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Faced with another tough budget, Madison School District administrators are again asking the School Board to consider making employees contribute to their health insurance premiums.

Many Wisconsin school districts have taken that step to avoid cuts, but there’s been little appetite among Madison School Board members to seriously consider the idea.

That could be changing. With budgets flat and revenue growth negligible, the board may have little choice but to confront the difficult topic, said James Howard, board president.

“We’ve really been walking around the issue, and I don’t know if we can continue to do that,” he said Friday. “Obviously, that’s a really tough conversation the board is going to need to have, and maybe it’s coming in the next month.”

Superintendent Jennifer Cheatham’s administration is set to present multiple health insurance scenarios to board members at a work session Monday. All would require an employee contribution of some sort, with the average around 3 percent.

“It pains us, and I think it pains the board, that the discussion is necessary at this point,” Cheatham said Friday.

Some scenarios would require an across-the-board contribution of an equal percentage, while in others, the percentage would vary by employee group. Some versions also include a deductible or an increase in drug co-pays.

Currently, employees pay $20 per medical office visit, and there are no deductibles. Only administrators contribute to their health insurance premiums. They pay 10 percent of a plan’s cost.

In the past, union officials have fought the idea of an employee contribution, calling it the equivalent of a pay cut. In hopes of blunting that argument, district administrators are proposing to increase salaries enough next year that even with a health insurance contribution, the average worker would get a pre-tax raise of several hundred dollars or more.

“We’re trying to design an approach that will minimize the impact,” Cheatham said.

Last year, the district somewhat surprisingly achieved a zero-percent increase in health care costs through negotiations with its three health maintenance organizations (HMOs). That outcome seemed unlikely two years in a row, and indeed, the projected increase in health care costs for the 2016-17 school year is 2.9 percent.

“Our team negotiated hard, and they brought (the percent) down substantially, but we couldn’t get it down to zero,” Cheatham said.

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The result is that the district needs to find about $1.95 million to cover the projected increase. All of the proposals to be discussed Monday would cover that amount.

To offset some of the sting, the administration is proposing salary increases that would result in a “positive net compensation” for “all employee groups,” even with an employee premium contribution.

All employees would get a base wage increase of 0.12 percent — the maximum allowed under Act 10, Gov. Scott Walker’s 2011 legislation that substantially limited bargaining rights for public-sector unions. Additionally, the district would continue funding what it calls “full step and lane advancement.” That refers to a salary grid in which employees advance based on additional educational attainment (lanes) or years in the district (steps).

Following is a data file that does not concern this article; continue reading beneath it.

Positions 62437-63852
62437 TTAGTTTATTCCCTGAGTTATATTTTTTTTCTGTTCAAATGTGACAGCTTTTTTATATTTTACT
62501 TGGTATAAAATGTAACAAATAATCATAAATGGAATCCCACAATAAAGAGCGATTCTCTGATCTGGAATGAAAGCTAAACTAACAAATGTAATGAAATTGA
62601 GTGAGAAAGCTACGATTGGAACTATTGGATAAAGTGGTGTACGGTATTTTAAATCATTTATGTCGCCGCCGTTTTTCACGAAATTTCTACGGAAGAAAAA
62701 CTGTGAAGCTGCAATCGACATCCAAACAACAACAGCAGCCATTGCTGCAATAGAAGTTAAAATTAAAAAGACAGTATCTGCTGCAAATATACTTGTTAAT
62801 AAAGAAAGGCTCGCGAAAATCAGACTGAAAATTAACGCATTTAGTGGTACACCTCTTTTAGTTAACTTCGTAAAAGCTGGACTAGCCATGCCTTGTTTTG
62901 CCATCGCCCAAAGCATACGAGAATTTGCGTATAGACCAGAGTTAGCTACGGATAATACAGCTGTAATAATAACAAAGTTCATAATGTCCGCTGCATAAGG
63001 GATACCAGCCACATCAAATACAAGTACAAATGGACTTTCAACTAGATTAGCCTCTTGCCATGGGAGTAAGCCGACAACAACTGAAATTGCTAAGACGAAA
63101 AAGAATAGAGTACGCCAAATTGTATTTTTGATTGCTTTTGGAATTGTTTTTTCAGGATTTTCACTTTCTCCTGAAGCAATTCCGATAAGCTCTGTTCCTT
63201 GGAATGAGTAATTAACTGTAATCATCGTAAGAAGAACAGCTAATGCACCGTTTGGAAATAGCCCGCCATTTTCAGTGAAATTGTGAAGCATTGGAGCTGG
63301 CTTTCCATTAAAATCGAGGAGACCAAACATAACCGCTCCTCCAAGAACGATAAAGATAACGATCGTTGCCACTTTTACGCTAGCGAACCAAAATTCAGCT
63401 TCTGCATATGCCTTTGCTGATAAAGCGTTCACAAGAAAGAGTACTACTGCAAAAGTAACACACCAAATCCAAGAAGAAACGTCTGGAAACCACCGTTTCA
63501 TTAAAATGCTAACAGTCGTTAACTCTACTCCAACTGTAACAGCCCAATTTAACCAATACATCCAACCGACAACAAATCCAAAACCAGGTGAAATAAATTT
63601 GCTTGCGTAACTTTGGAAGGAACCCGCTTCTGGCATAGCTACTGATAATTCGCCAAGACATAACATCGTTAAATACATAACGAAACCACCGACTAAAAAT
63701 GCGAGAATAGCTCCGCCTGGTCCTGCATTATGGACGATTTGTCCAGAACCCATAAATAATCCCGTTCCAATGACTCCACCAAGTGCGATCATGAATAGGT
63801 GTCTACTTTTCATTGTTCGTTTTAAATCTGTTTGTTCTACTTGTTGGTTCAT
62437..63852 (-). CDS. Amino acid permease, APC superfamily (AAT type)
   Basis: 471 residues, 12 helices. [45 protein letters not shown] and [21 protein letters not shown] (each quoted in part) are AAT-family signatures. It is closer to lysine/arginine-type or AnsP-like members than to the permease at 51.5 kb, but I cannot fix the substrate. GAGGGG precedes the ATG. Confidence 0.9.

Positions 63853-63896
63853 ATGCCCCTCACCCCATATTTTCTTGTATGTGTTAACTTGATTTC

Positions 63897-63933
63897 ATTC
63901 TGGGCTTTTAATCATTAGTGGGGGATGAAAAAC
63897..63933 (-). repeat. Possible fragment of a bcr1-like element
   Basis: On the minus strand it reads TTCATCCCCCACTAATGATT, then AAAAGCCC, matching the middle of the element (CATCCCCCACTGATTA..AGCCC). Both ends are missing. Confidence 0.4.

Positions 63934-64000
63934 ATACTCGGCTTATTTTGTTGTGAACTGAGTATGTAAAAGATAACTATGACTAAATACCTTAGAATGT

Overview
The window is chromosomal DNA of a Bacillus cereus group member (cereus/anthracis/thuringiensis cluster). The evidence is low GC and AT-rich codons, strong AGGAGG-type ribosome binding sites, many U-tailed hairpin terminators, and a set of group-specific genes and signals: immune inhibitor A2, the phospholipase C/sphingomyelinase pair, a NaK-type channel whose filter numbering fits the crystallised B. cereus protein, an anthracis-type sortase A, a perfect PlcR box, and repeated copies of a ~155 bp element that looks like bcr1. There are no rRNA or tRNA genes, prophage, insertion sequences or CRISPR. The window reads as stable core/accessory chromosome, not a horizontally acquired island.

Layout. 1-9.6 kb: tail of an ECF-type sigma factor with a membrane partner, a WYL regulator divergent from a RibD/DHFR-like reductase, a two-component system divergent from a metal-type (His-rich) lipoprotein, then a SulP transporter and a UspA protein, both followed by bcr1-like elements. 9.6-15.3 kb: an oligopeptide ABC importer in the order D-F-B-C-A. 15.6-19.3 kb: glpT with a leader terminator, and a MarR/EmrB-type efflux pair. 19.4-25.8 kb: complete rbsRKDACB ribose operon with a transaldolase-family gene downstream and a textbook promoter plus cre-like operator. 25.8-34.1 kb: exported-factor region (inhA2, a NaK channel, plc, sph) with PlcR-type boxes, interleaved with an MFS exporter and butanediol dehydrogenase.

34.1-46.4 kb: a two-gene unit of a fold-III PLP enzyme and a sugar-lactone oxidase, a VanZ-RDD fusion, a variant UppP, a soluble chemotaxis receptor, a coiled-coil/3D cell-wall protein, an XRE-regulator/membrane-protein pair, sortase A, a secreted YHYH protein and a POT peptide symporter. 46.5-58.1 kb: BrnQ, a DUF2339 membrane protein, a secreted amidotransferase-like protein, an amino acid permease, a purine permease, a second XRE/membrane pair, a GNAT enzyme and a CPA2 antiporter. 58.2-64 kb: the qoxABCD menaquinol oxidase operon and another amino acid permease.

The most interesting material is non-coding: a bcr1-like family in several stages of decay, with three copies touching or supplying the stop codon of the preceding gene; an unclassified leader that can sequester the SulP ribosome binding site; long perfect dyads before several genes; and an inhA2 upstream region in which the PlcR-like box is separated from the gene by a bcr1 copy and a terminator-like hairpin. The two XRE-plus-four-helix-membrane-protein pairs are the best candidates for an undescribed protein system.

Doug Keillor, executive director of Madison Teachers Inc., the union that represents district employees, said employees “are not opposed to an employee contribution at some point.” They realize the board is facing difficult head winds given that “education is a low priority” to state leaders, he said.

But he questioned the timing.

Act 10 really set back public school employees, Keillor said, requiring pension contributions that resulted in a reduction of take-home pay of around 6 percent or more. Workers have not recovered from that, and wages remain stagnant or depressed, he said.

Meanwhile, the teaching profession is reeling from a high number of retirements and departures, and recruiting new teachers is proving difficult, he said.

“We have good people on the School Board, and those good people are now going to be spending some time making very difficult decisions,” Keillor said. “We can’t bargain anymore (as a union), but if the board decides that this is the direction it must go, then we’ll sit down with the administration and see which options would be least adverse to district employees. Ultimately, this speaks to the need for more money in public schools.”

Todd Berry, president of the Wisconsin Taxpayers Alliance, said the Madison School District “is probably an outlier in terms of employee cost-sharing and health insurance.” He did not have exact numbers, but he said many Wisconsin school districts have saved money by using the greater flexibility allowed by Act 10 to change employee benefits.

“Madison was one of a small number of districts that didn’t move as fast or as far as other districts,” he said.

Madison School District leaders have been working for months to eliminate a budget gap for the 2016-17 school year of $6 million to $8.5 million, out of about $375 million in regular operating costs. Cheatham is to present her formal budget proposal later this month.

Monday’s board discussion on the budget is set for 6 p.m. in Room 103 of the Doyle Administration Building, 545 W. Dayton St.

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